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12 Responses

  1. Why was the midwife pulling on the baby in the second one? I too felt so nervous. Crazy.

    • Probably trying to get the shoulders and arms down — if the baby had his arms up by his head, that would probably make the birth of the head that much slower. Then, once the arms were out, they were possibly doing external manipulation to get the baby to flex his head and come out.

  2. Everytime I try to leave a comment about breech birth, words fail me. That being said, I’ll try. My daughter was a planned breech home birth with skilled midwives in attendance. The midwives were patient, my body worked hard, my daughter descended quickly and without complications, my hubby was supportive, and I am still in awe of God’s hand on the entire pregnancy and delivery. We tried so many options to get her to turn, to no avail. I wish every woman had access to skilled providers, discernment to make wise choices, and the confidence to follow her baby’s cues, whether they lead to c-section or not. There was such power in trusting my midwives would work with me for as long as they could and help me to the hospital if things were not progressing normally. If only they let them work more freely in our particular hospital, a lot of complications that influence others to accept a planned c-section could be avoided.

    • My brother-in-law was breech. His mom said he was “folded up like a taco” (I’m assuming that means frank breech), and that for several days after he was born, he would draw his feet up by his ears a lot of the time. He was also her first baby, which would doubly mean an automatic C-section today (a few doctors will allow breech with a “proven pelvis” but almost none will allow a first-timer to attempt a breech birth), but the birth was handled matter-of-factly 35 years ago.

  3. I can’t even finish watching those. I had a patient of a lay midwife come in one time after trying a breech birth at home, with the head still in, horrible outcome.

  4. I didn’t like that second birth, and still wonder how the baby is since it was soooo floppy. I understand the nipple stim to get a contraction, but thought it might stress the baby with the head in. Scared me….a lot.

    • Babies born in water are often more floppy, slower to start breathing, etc., than “land babies.” I remember my midwife telling me that during a prenatal visit, and after Keith was born, it seemed like *forever* for him to start breathing. He was looking around, at me, and everything else, but he just wasn’t breathing. Even remembering what the midwife said, I still was anxious because it seemed so long. But I didn’t time it, so it might not have been as long as it seemed. You’re right about the baby being very floppy, though — longer than I think it seemed like with Keith. But I remember reading a vaginal breech birth story recently, in which the mother or midwife telling the story said that breech babies are often floppier than vertex babies — and there has to be some sort of cord compression, as the head is being born — the umbilical cord *has* to be next to the head in the vagina — so there is likely some oxygen deprivation. How much and how long, before the baby is compromised might depend on the particular situation; but in this birth story, she said that the baby was very floppy, with a low 1-minute Apgar, but pinked up pretty quickly, and had a high 5-minute Apgar, so that might be the situation here.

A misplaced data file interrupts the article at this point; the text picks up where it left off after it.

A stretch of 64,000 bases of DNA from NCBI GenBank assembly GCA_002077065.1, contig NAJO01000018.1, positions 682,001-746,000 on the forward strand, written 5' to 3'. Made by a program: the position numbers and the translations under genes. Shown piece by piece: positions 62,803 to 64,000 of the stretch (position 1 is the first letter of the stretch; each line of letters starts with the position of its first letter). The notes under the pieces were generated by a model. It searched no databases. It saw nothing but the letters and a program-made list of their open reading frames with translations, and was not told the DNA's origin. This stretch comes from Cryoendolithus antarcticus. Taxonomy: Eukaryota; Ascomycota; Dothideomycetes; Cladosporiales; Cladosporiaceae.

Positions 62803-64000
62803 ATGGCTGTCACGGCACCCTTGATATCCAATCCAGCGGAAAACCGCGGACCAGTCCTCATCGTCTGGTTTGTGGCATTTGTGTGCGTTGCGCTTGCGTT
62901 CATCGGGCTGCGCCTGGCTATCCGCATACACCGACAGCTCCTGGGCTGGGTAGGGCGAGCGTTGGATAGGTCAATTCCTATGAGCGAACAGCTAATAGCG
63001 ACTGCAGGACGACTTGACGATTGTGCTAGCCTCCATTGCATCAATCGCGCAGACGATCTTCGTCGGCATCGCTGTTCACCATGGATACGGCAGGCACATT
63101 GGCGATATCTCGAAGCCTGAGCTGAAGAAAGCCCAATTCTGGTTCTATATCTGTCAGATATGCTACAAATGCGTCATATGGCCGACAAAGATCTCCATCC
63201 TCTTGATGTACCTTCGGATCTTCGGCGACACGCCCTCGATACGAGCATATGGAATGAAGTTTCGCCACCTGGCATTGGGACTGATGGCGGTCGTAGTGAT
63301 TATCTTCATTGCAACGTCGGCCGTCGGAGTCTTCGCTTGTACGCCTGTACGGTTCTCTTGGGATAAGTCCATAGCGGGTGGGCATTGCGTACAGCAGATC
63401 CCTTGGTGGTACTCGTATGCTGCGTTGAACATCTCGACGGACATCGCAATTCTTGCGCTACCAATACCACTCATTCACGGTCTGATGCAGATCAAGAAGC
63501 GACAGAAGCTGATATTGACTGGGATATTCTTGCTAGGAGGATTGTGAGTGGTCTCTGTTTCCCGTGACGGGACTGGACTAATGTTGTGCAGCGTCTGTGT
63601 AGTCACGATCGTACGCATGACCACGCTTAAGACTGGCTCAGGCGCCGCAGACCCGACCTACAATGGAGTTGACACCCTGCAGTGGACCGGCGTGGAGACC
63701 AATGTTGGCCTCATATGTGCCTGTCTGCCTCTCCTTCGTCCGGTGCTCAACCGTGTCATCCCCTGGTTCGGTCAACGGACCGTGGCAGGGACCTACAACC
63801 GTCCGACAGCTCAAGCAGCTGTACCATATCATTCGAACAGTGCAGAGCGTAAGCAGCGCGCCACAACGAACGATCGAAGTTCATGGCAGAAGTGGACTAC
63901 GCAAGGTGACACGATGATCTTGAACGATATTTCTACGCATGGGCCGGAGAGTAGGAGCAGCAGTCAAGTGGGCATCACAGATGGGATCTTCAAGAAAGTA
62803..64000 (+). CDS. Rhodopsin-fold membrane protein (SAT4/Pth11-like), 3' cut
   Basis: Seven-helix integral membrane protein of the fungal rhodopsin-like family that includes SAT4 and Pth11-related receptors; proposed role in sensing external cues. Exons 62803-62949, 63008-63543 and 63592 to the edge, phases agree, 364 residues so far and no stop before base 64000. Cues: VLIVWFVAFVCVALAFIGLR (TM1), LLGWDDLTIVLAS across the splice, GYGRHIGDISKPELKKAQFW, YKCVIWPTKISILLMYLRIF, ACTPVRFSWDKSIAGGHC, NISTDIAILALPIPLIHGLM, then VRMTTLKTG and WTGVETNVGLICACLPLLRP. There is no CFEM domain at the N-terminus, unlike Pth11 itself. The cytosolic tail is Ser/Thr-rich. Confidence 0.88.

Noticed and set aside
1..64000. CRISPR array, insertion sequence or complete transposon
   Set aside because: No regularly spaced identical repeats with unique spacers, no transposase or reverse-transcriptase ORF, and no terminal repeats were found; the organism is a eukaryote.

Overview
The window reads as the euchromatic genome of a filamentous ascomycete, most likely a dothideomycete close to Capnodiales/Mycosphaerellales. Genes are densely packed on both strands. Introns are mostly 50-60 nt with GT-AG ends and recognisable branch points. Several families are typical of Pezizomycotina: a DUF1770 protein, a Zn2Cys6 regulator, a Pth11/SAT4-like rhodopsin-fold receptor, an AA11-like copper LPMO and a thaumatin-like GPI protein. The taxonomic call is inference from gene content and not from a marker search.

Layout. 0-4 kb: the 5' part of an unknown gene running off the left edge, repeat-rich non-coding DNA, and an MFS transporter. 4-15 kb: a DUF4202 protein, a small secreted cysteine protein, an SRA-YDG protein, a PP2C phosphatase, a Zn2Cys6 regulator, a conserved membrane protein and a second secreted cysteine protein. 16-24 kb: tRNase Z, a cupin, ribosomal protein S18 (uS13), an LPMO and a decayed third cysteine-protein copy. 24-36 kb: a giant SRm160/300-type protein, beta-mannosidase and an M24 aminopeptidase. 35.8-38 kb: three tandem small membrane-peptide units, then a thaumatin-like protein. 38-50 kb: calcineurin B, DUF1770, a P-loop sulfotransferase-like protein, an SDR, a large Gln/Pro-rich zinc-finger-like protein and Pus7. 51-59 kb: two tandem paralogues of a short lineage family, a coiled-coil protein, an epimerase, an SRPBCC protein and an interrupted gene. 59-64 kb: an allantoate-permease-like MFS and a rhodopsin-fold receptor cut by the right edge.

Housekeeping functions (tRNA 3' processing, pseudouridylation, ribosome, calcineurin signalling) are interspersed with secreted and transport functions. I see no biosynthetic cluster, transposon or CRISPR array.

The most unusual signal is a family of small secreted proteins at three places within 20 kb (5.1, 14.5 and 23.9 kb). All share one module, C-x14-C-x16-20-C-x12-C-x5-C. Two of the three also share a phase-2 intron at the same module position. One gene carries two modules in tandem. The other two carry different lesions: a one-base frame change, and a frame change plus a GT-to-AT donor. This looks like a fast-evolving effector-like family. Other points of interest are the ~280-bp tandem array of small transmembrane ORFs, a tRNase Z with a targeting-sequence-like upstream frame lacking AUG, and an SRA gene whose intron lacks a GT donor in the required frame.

5. Kathy, I am an opened minded individual. But I could never, never deliver a breech baby at home. The idea of a body hanging out of the womans vagina and the head inside as I slowly drink a beer makes me want to run screaming into the night. So at least I know my own limitations. lol. That being said, if I am in the middle of Guatamala without any Operating room in sight, I guess I will have to pack myself some beer?

    • That being said, if I am in the middle of Guatamala without any Operating room in sight, I guess I will have to pack myself some beer?

      That is one very good reason why breech birth should be learned by and taught to all doctors and midwives. What if? I remember NGM posting a birth story, in which one of her clients had an unexpectedly breech baby. She realized it when she did a VE and found her at full dilation with most certainly not a skull presenting! Barb was unwilling to attempt a VBB at home, so they t/f to a hospital where the woman was given an emergency C-section. But if she (or the doctor at the hospital) had breech birth skills, this might not have been an emergency, nor a C-section.

      And there are places in the world where C-sections are not available, or are more dangerous than VBB if the birth attendant is skilled in breech birth. And what if something happens here in America (a suitcase nuke?) and suddenly we’re plunged back a few generations or centuries, with no breech birth skills? It’s best not to let the knowledge die out.

  6. With the second birth. I think if I was forced to do it, I would ask her to stand up. I think the upright position facilitates the birth of a breech. Also the attendant did take the fhr by palpating the cord which I thought was responsible practice. However, will that make the cord spasm? Hmmm. Tough question. Also why didn’t she clear the baby’s airway after birth? A little bulb suctioning will go along way in doing 2 things 1) clears airway 2) stimulates to breath. Breathing after birth? I am a huge fan. I noticed the Dad giving some instructions on the birth but then said “oh his hands are blue” Knowledgeable birth folks know that blue hands are NORMAL….thanks for the video…

  7. […] to Woman Childbirth Education – Two Breech Water Births: Amazing videos and some great reflections on breech birth from […]